Tom Grogan/Chapter 8

VIII
POP MULLINS'S ADVICE

ALMOST every man and woman in the tenement district knew Oscar Schwartz, and had felt the power of his obstinate hand during the long strike of two years before, when, the Union having declared war, Schwartz had closed the brewery for several months rather than submit to its dictation. The news, therefore, that the Union had called a meeting and appointed a committee to wait on Mr. Schwartz, to protest against his giving work to a non-union woman filled them with alarm. The women remembered the privations and suffering of that winter, and the three dollars a week doled out to them by the Central Branch, while their husbands, who had been earning two and three dollars a day, were drinking at O'Leary's bar, playing cards, or listening to the encouraging talk of the delegates who came from New York to keep up their
P 111--Tom Grogan.jpg

The Union ... appointed a committee to wait on Mr. Schwartz

spirits. The brewery employed a larger number of men than any other concern in Rockville, so trouble with its employees meant serious trouble for half the village if Schwartz defied the Union and selected a non-union woman to do the work.

They knew, too, something of the indomitable pluck and endurance of Tom Grogan. If she were lowest on the bids, she would fight for the contract, they felt sure, if it took her last dollar. McGaw was a fool, they said, to bid so high; he might have known she would cut his throat, and bring them no end of trouble.

Having nursed their resentment, and needing a common object for their wrath, the women broke out against Tom. Many of them had disliked her ever since the day, years ago, when she had been seen carrying her injured husband away at night to the hospital, after months of nursing at home. And the most envious had always maintained that she meant at the time to put him away forever where no one could find him, so that she might play the man herself.

“Why should she be a-comin' in an' a-robbin' us of our pay?” muttered a coarse, red-faced virago, her hair in a frowse about her head, her slatternly dress open at the throat. “Oi'll be one to go an' pull her off the dock and jump on her. What's she a-doin', any-how, puttin' down prices! Ef her ole man had a leg to walk on, instid of his lyin' to-day a cripple in the hospital, he'd be back and be a-runnin' things.”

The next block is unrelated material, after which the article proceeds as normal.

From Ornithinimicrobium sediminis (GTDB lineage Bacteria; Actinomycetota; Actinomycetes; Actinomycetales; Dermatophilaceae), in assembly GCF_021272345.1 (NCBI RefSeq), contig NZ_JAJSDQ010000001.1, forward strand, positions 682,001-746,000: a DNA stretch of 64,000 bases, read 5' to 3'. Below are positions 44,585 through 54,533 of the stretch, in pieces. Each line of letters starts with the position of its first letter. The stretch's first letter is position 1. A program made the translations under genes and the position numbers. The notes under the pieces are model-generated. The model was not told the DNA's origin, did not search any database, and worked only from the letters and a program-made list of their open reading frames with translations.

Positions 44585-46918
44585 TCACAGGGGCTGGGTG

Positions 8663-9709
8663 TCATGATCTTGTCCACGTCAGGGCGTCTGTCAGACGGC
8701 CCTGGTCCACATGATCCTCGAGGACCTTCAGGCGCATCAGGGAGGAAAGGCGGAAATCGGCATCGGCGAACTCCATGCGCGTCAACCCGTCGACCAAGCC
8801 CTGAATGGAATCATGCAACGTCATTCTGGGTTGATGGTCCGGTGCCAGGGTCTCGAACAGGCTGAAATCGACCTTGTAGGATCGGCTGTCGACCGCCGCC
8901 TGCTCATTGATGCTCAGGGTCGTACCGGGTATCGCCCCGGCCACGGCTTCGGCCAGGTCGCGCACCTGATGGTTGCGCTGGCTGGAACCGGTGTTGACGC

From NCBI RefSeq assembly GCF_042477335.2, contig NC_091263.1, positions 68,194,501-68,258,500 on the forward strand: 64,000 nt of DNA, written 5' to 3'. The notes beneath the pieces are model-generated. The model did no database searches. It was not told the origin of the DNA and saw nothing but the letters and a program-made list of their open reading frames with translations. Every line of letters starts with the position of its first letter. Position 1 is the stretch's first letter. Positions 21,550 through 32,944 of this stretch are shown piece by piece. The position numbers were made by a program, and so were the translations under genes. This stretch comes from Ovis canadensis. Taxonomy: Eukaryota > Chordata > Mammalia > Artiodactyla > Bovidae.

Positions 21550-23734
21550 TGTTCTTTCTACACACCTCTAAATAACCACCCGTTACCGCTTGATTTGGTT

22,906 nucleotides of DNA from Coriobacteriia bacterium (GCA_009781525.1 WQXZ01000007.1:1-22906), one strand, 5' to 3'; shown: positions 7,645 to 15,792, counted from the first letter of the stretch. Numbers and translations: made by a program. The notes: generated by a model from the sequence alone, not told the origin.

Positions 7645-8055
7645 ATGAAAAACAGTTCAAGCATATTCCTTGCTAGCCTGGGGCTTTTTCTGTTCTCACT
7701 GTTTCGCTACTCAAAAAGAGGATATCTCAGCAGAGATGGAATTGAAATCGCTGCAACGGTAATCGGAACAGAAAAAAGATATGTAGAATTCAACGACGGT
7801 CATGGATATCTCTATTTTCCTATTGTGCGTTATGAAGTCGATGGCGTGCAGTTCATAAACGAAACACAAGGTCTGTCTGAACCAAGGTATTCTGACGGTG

“She's doin' what she's a right to do,” broke out Mrs. Todd indignantly. Mrs. Todd was the wife of the foreman at the brewery, and an old friend of Tom's. Tom had sat up with her child only the week before. Indeed, there were few women in the tenements, for all their outcry, who did not know how quick had been her hand to help when illness came, or the landlord threatened the sidewalk, or the undertaker insisted on his money in advance.

“It's not Tom Grogan that's crooked,” Mrs. Todd continued, “an' ye all know it. It's that loafer, Dennis Quigg, and that old sneak, Crimmins. They never lifted their hands on a decent job in their lives, an' don't want to. When my man Jack was out of work for four months last winter, and there wasn't a pail of coal in the house, wasn't Quigg gittin' his four dollars a day for shootin' off his mouth every night at O'Leary's, an' fillin' the men's heads full of capital and rights? An' Dan McGaw's no better. If ye're out for jumpin' on people, Mrs. Moriarty, begin with Quigg an' some of the bummers as is runnin' the Union, an' as gits paid whether the men works or not.”

“Bedad, ye're roight,” said half a dozen women, the tide turning suddenly, while the excitement grew and spread, and other women came in from the several smaller tenements.

“Is the trouble at the brewery?” asked a shrunken-looking woman, opening a door on the corridor, a faded shawl over her head. She was a new-comer, and had been in the tenement only a week or so—not long enough to have the run of the house or to know her neighbors.

“Yes; at Schwartz's,” said Mrs. Todd, stopping opposite her door on the way to her own rooms. “Your man's got a job there, ain't he?”

“He has, mum; he's gateman—the fust job in six months. Ye don't think they'll make him throw it up, do ye, mum?”

“Yes; an' break his head if he don't. Thet's what they did to my man three years gone, till he had to come in with the gang and pay 'em two dollars a month,” replied Mrs. Todd.

“But my man's jined, mum, a month ago; they wouldn't let him work till he did. Won't ye come in an' set down? It's a poor place we have—we've been so long without work, an' my girl's laid off with a cough. She's been a-workin' at the box-factory. If the Union give notice again, I don't know what'll become of us. Can't we do somethin'? Maybe Mrs. Grogan might give up the work if she knew how it was wid us. She seems like a dacent woman; she was in to look at me girl last week, hearin' as how we were strangers an' she very bad.”

“Oh, ye don't know her. Ye can save yer wind and shoe-leather. She's on ter McGaw red hot; that's the worst of it. He better look out; she'll down him yet,” said Mrs. Todd.

As the two entered the stuffy, close room for further discussion, a young girl left her seat by the window, and moved into the adjoining apartment. She had that yellow, waxy skin, hollow, burning eyes, and hectic flush which tell the fatal story so clearly.

While the women of the tenements were cursing or wringing their hands, the men were devoting themselves to more vigorous measures. A meeting was called for nine o'clock at Lion Hall.

It was held behind closed doors. Two walking delegates from Brooklyn were present, having been summoned by telegram the night before, and who were expected to coax or bully the weak-kneed, were the ultimatum sent to Schwartz refused and an order for a sympathetic strike issued.

At the brewery all was quiet. Schwartz had read the notice left on his desk by the committee the night before, and had already begun his arrangements to supply the places of the men if a strike were ordered. When pressed by Quigg for a reply, he said quietly:—

“The price for hauling will be Grogan's bid. If she wants it, it is hers.”